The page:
A case-control study involves the comparison of groups, namely cases and controls, in order to estimate the association between exposure and disease. By choosing persons with the adverse health outcome of interest (cases) and a properly constituted sample from the source population (controls), we assess exposure prevalence in the two groups in order to estimate of the association between exposure and disease. A cohort study also has the same goal, estimating the asso ciation between exposure and disease, and also does so by comparing two groups, i.e., the exposed and the unexposed. Unfortunately, there is a temptation to select cases and controls in a manner that mimics the selection of exposed and unexposed subjects in a cohort study. The role of an unexposed group in a cohort study however, and a control group in a case-control study are entirely different. In a cohort study, the goal is to select an unexposed group that has identical baseline risk of disease as the exposed group other than any effect of the exposure itself. If that goal is met, then the disease experience of the unexposed group provides a valid estimate of the disease risk the exposed persons would have had if they had not been exposed (counterfactual comparison). Cohort studies attempt to mimic a randomized trial or experiment in which the exposure of interest is manipulated to ensure, to the maximum extent possible, that the exposed and unexposed are identical in all respects other than the exposure of interest.
In a case-control study, by contrast, given a set of cases with the disease, the goal is to select controls who approximate the exposure prevalence in the study base, that is, the population experience that generated the cases. The key comparison to assess whether the control group is a good one is not between the cases and the controls, but between the controls and the study base they are intended to approximate. The available cases define the scope of the study base, namely the population experience that gave rise to that particular set of cases. Once defined clearly, the challenge for control selection is unbiased sampling from that study base. If this is done properly, then the case-control study will give results as valid as those that would have been obtained from a cohort study of the same population subject to sampling error. It should be noted, however, that biases inherent in that underlying cohort, such as selection bias associated with exposure allocation, would be replicated in the case-control study sampled from that cohort.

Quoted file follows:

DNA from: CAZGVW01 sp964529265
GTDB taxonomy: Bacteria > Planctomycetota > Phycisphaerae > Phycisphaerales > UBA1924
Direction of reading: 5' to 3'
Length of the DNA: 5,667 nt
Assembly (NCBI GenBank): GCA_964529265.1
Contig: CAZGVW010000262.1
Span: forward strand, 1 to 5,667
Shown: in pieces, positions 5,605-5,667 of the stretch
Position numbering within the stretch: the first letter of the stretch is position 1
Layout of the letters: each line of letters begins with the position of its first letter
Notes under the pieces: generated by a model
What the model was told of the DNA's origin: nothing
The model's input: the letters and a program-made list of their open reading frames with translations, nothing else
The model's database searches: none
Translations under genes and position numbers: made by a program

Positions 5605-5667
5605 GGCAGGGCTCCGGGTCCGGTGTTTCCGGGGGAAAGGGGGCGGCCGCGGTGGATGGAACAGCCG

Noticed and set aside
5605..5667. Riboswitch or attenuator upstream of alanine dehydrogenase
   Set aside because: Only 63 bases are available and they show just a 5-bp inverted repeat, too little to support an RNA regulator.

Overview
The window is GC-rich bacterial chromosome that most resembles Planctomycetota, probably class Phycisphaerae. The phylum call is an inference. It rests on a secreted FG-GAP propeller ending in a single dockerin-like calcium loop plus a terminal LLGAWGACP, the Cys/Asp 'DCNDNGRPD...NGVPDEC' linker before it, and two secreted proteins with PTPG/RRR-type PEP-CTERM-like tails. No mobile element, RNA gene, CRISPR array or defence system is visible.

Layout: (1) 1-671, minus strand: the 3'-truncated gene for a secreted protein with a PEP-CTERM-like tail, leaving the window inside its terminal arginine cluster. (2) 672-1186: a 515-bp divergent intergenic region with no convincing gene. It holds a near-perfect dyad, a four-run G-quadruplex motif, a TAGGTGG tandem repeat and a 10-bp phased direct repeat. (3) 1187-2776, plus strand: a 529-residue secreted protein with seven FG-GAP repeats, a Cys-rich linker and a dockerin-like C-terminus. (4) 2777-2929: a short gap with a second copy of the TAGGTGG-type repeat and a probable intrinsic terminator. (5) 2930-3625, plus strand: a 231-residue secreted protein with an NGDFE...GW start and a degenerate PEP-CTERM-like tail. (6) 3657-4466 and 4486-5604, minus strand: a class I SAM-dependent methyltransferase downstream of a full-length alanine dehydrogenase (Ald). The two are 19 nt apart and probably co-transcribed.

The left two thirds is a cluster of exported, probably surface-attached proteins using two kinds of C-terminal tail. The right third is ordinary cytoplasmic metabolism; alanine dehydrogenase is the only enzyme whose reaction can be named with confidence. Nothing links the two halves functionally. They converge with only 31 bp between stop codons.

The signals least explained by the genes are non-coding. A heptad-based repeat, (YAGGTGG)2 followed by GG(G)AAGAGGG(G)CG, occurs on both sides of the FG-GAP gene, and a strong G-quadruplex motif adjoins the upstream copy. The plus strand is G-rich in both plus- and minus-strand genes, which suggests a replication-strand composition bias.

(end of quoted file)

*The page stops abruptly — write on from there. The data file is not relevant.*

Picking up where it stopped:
Consider two studies of the same issue, agricultural pesticide exposure and the development of Parkinson's disease. In the cohort study, we identify a large population of pesticide users to monitor the incidence of Parkinson's disease and an unexposed cohort that is free of such exposure. We would then compare the incidence of Parkinson's disease in the two groups. In the case-control study, assume we have a roster of Parkinson's disease cases from a large referral center and select controls for comparison from the same geographic region as the cases, in order to assess the prevalence of exposure to agricultural pesticides in each group and thereby estimate the association. The methodologic challenge in the cohort study is to identify an unexposed cohort that is as similar as possible to the exposed group in all other factors that influence the risk of developing Parkinson's disease, such as demographic characteristics, tobacco use, and family disease history. Bias arises to the extent that our unexposed group does not generate a valid estimate of the disease risk the pesticide-exposed persons would have had absent that exposure.
Bias arises in case-control studies not because the cases and controls differ on characteristics other than exposure but because the selected controls do not accurately reflect exposure prevalence in the study base. In our efforts to choose appropriate controls for the referred Parkinson's disease cases, we need to first ask what defines the study base that generated those cases—what is the geographic scope, socioeconomic, and behavioral characteristics of the source population for these cases, which health care providers refer patients to this center, etc. Once we fully understand the source of those cases, we seek to sample without bias from that study base. The critical comparison that defines whether we have succeeded in obtaining a valid control group is not the comparison of controls to Parkinson's disease cases but the comparison of controls to the study base that generated those cases. Only if the cases are effectively a random sample from the study base, that is, only if it is a foregone conclusion that there are no predictors of disease, would the goal of making controls as similar as possible to cases be appropriate.
Properly selected controls have the same exposure prevalence, within the range of sampling error, as the study base. Selection bias distinctive to case-control studies arises when the cases and controls are not coherent relative to one another (Miettinen, 1985), i.e., the groups do not come from the same study base. Thus, the falsely seductive analogy that "exposed and unexposed should be alike in all respects except disease" in cohort studies and therefore "cases and controls should be alike in all respects except disease" is simply incorrect.
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